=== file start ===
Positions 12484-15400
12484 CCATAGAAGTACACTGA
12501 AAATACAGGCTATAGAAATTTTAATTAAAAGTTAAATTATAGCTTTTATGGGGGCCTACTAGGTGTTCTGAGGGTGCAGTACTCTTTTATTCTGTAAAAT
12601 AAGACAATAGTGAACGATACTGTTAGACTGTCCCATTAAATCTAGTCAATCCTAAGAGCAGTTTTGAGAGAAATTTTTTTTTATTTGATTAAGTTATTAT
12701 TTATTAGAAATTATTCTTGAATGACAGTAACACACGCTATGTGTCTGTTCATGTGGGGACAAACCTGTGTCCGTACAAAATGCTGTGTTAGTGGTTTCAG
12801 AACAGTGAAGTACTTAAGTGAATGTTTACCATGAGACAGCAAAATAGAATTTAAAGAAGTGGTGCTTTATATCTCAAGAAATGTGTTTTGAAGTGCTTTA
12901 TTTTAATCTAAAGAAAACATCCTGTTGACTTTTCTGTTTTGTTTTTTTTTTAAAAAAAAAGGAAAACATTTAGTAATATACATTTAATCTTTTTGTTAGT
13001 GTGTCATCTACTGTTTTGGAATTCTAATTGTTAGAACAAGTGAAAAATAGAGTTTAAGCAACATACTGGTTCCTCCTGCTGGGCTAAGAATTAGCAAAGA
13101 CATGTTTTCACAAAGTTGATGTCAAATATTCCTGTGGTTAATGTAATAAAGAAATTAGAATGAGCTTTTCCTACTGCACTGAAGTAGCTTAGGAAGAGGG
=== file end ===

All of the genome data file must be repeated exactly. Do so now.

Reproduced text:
Positions 12484-15400
12484 CCATAGAAGTACACTGA
12501 AAATACAGGCTATAGAAATTTTAATTAAAAGTTAAATTATAGCTTTTATGGGGGCCTACTAGGTGTTCTGAGGGTGCAGTACTCTTTTATTCTGTAAAAT
12601 AAGACAATAGTGAACGATACTGTTAGACTGTCCCATTAAATCTAGTCAATCCTAAGAGCAGTTTTGAGAGAAATTTTTTTTTATTTGATTAAGTTATTAT
12701 TTATTAGAAATTATTCTTGAATGACAGTAACACACGCTATGTGTCTGTTCATGTGGGGACAAACCTGTGTCCGTACAAAATGCTGTGTTAGTGGTTTCAG
12801 AACAGTGAAGTACTTAAGTGAATGTTTACCATGAGACAGCAAAATAGAATTTAAAGAAGTGGTGCTTTATATCTCAAGAAATGTGTTTTGAAGTGCTTTA
12901 TTTTAATCTAAAGAAAACATCCTGTTGACTTTTCTGTTTTGTTTTTTTTTTAAAAAAAAAGGAAAACATTTAGTAATATACATTTAATCTTTTTGTTAGT
13001 GTGTCATCTACTGTTTTGGAATTCTAATTGTTAGAACAAGTGAAAAATAGAGTTTAAGCAACATACTGGTTCCTCCTGCTGGGCTAAGAATTAGCAAAGA
13101 CATGTTTTCACAAAGTTGATGTCAAATATTCCTGTGGTTAATGTAATAAAGAAATTAGAATGAGCTTTTCCTACTGCACTGAAGTAGCTTAGGAAGAGGG